Fig. 5
figure 5

[18F]flutemetamol: percentage bias in SRTM-derived R1 across the range of \( {\mathrm{BP}}_{\mathrm{ND}}^{\mathrm{sim}} \) values for two noise levels

SRTM-generated [18F]florbetaben interval TACs

The interpolated TACs can be found in Additional file 1: Figure S2. Table 6 (full color version, see Additional file 1: Table S5) shows an increasing absolute bias for longer intervals (R2 = 0.48, p = 0.04) as well as for higher noise levels (R2 = 0.96, p = 0.02, maximum bias 1.31 for the 10–90 \( {\mathrm{BP}}_{\mathrm{ND}}^{\mathrm{sim}} \) II interval, at 5%). This positive correlation was also supported by the AUC values, where lower (poorer) values were correlated with larger intervals (R2 = 0.74, p = 0.002), higher \( {\mathrm{BP}}_{\mathrm{ND}}^{\mathrm{sim}} \) values (R2 = 0.98, p = 0.001), and higher levels of noise (R2 = 1.0, p < 0.001). As expected, the full-kinetic curve provided the highest AUC except for the lowest \( {\mathrm{BP}}_{\mathrm{ND}}^{\mathrm{sim}} \). Furthermore, the 10–90 interval showed a bias in DVR of 3.4%, all other intervals showed a bias of ≤ 1.9% for noise levels up to 2%. For higher noise levels corresponding to very small regions (5%), bias in DVR was a maximum of 9.1% for the 10–90 interval, 5.0% for the 20–90 interval, and 1.8% for all others (Table 4). The R1 bias plots (Fig. 6) show an increase in bias at higher noise levels (R2 = 0.99, p = 0.005, COV2 ranging from 0.001 to − 0.359 and COV5 0.003 to − 1.497).

Table 6 Absolute bias in BPND and AUC as a result of noise and the dual-time-window protocol for SRTM-generated [18F]florbetaben TACs
Fig. 6
figure 6

[18F]florbetaben: percentage bias in SRTM-derived R1 across the range of \( {\mathrm{BP}}_{\mathrm{ND}}^{\mathrm{sim}} \) values for two noise levels


The present pharmacokinetic simulation study demonstrated that, for [18F]flutemetamol and [18F]florbetaben, the introduction of a break with a maximum of 60 min in a dual-time-window acquisition protocol (early interval of 0–30 min followed by a late interval of 90–110 min) results in a minimal loss in quantitative accuracy while presenting major logistic advantages as compared with full dynamic acquisitions. Therefore, this protocol could serve as suitable alternative in research or clinical trial settings where accurate and fully quantitative measurements might be required.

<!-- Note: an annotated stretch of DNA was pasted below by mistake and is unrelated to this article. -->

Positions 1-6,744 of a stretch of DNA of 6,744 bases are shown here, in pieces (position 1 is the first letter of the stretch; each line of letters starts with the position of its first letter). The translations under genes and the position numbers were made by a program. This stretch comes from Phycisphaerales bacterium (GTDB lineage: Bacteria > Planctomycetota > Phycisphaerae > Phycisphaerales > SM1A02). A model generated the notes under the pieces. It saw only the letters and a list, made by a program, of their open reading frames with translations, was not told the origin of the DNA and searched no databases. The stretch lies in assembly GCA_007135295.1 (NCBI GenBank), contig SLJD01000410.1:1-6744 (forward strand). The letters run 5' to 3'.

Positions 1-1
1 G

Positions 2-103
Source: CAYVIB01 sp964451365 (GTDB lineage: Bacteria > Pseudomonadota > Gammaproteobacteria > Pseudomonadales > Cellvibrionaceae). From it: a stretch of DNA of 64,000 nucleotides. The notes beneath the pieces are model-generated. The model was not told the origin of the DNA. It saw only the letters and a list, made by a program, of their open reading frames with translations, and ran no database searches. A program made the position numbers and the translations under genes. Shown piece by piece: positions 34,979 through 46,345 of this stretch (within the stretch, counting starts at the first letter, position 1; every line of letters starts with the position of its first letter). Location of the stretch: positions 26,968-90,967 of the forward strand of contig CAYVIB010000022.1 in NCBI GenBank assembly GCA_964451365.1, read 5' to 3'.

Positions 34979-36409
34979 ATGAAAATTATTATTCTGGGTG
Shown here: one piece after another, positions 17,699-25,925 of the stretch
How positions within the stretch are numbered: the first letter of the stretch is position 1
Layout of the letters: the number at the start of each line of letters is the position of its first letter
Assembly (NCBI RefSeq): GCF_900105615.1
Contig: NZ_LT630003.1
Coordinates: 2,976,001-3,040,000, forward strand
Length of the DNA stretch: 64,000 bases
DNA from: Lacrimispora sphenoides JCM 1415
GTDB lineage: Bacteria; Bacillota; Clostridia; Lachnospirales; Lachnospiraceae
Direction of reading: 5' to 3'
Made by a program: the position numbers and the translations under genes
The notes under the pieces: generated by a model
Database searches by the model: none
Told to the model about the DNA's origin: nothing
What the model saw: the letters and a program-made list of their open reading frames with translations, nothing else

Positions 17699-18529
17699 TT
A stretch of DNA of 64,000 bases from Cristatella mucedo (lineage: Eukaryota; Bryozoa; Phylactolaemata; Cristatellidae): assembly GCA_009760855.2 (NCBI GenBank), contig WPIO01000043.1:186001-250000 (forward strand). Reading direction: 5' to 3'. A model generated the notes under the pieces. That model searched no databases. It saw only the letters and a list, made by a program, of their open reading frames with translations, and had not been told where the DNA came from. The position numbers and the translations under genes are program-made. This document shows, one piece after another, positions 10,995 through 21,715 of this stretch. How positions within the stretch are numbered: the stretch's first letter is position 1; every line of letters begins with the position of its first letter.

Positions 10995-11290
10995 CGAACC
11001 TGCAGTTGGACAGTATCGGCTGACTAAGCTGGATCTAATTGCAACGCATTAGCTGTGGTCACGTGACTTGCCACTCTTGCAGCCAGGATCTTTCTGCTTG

Analysis of the 2T4k_Vb noiseless full TACs showed a systematic bias (0.17–1.95% for [18F]flutemetamol and 2.62–6.04% for [18F]florbetaben) in SRTM-derived DVR values compared with simulated DVR values. These findings are in line with previous studies reporting that kinetics of [18F]flutemetamol and [18F]florbetaben are better described by a two-tissue compartment model in target as well as reference tissues [8, 18]. In addition, Nelissen et al. showed that there were similar levels of binding in the second reference tissue compartment for both healthy control and AD subjects and therefore concluded that this binding is likely due to (relatively slow) non-specific retention [18]. As this violates one of the assumptions of SRTM, a slight bias in DVR estimates can be expected [19, 30]. Given the aim of validating a dual-time-window protocol for a reference tissue-based approach, TACs were both generated and fitted according to the SRTM model to prevent a systematic bias in the results.